When I was much younger, I loved dragons. The Voyage of the Dawn Treader, Ursula Le Guin’s Earthsea trilogy and of course The Hobbit were amongst my favourite books. As a teenager I devoured all of Anne McCaffrey’s Pern books. When I got a job as an ecologist-cum-illustrator and had access to an art studio and free batik supplies, one of my first spare-time projects was a huge Chinese dragon that still hangs on my bedroom wall.
And yet somewhere between then and now, my love died. Maybe I just read too many fantasy novels with dragons in them and grew jaded, the way other readers do with elves and dwarves. All I know is, I now avoid books with dragons in them like the plague.
There are two downsides to this. Firstly, I have friends who write books about dragons; Stephen Deas, for example, whom I’ve known since he was a fellow struggling writer. I’d love to be able to say “I’ve read all your books, mate, and they’re brilliant!” — but that would mean reading about d– d– those big mythological reptiles. And there are, to be honest, far too many books in my TBR pile already.
Secondly, and worse, are the books that don’t even mention dragons on the cover but manage to sneak them in nonetheless, often as some kind of draco ex machina (which is maybe the source of my phobia in the first place). One may even be several dragon-free books into a series before the beasts raise their ugly, scaly heads.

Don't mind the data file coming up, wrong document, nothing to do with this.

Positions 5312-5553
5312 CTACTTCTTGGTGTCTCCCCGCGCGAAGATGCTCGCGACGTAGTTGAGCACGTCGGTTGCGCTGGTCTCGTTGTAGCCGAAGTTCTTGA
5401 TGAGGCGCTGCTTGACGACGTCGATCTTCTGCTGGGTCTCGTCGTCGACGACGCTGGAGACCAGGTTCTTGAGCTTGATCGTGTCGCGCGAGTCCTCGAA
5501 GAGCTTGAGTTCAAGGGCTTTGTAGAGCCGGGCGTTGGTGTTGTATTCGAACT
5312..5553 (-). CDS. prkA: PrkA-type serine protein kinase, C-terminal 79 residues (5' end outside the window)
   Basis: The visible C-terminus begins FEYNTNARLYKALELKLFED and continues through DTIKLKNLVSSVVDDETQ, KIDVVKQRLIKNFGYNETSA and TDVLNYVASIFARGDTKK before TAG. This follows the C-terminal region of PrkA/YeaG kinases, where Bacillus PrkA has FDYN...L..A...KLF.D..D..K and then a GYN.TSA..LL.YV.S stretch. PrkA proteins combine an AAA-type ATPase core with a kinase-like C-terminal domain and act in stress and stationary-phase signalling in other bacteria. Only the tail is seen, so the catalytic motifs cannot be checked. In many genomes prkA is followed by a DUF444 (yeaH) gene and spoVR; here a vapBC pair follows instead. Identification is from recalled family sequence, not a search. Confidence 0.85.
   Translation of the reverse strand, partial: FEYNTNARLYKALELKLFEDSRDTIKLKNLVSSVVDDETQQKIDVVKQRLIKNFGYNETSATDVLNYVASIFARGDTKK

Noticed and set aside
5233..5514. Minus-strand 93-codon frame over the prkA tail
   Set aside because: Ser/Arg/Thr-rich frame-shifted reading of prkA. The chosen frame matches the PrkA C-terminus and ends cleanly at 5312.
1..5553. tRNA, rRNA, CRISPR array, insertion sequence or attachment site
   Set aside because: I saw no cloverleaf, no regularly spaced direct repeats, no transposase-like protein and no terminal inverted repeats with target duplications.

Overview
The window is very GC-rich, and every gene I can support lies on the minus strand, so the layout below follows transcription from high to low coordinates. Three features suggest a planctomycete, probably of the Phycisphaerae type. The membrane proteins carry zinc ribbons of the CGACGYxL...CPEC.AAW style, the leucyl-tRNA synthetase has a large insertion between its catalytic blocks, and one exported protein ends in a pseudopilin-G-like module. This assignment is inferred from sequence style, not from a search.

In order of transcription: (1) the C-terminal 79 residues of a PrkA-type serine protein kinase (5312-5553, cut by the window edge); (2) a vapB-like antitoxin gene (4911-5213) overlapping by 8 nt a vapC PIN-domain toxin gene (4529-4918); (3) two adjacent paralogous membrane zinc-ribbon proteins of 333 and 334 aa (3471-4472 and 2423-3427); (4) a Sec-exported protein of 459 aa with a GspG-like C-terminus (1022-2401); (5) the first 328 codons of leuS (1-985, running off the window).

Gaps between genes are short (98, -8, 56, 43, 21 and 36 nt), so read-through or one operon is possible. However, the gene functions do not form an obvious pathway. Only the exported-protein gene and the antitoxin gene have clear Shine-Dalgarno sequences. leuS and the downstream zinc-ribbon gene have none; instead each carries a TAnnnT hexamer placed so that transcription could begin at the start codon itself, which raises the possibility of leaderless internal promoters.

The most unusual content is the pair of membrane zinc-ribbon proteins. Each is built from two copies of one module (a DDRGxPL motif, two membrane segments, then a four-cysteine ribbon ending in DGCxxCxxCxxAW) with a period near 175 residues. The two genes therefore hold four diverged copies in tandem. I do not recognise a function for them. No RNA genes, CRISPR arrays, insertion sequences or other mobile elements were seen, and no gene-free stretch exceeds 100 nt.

To me it feels like the author has run out of cool ideas for the books, or is trying to prop up flagging sales by introducing a popular trope. Maybe that’s a mistaken assumption on my part and the dragons were being kept hidden to increase the impact of their revelation, but there’s often zero foreshadowing, which makes me think not.
I’m currently in two minds about reading the rest of A Song of Ice and Fire, since the “dragon eggs” given to Daenerys in the first book are looking suspiciously real and ripe to hatch. About the only “dragon book” I can still read is Terry Pratchett’s Guards! Guards!, probably because anyone who can come up with a tiny fire-farting dragon named after the father of jet propulsion* deserves my admiration for sheer pun-tastic inventiveness.
So, whilst many of my own projects are still no more than vague glimmerings of inspiration, there is one thing I can guarantee: there will be no living dragons in them. If you find any, you have my permission to have me committed, as I will clearly have lost it.
* in the Discworld, “whittle” is the term for the runt of a dragon litter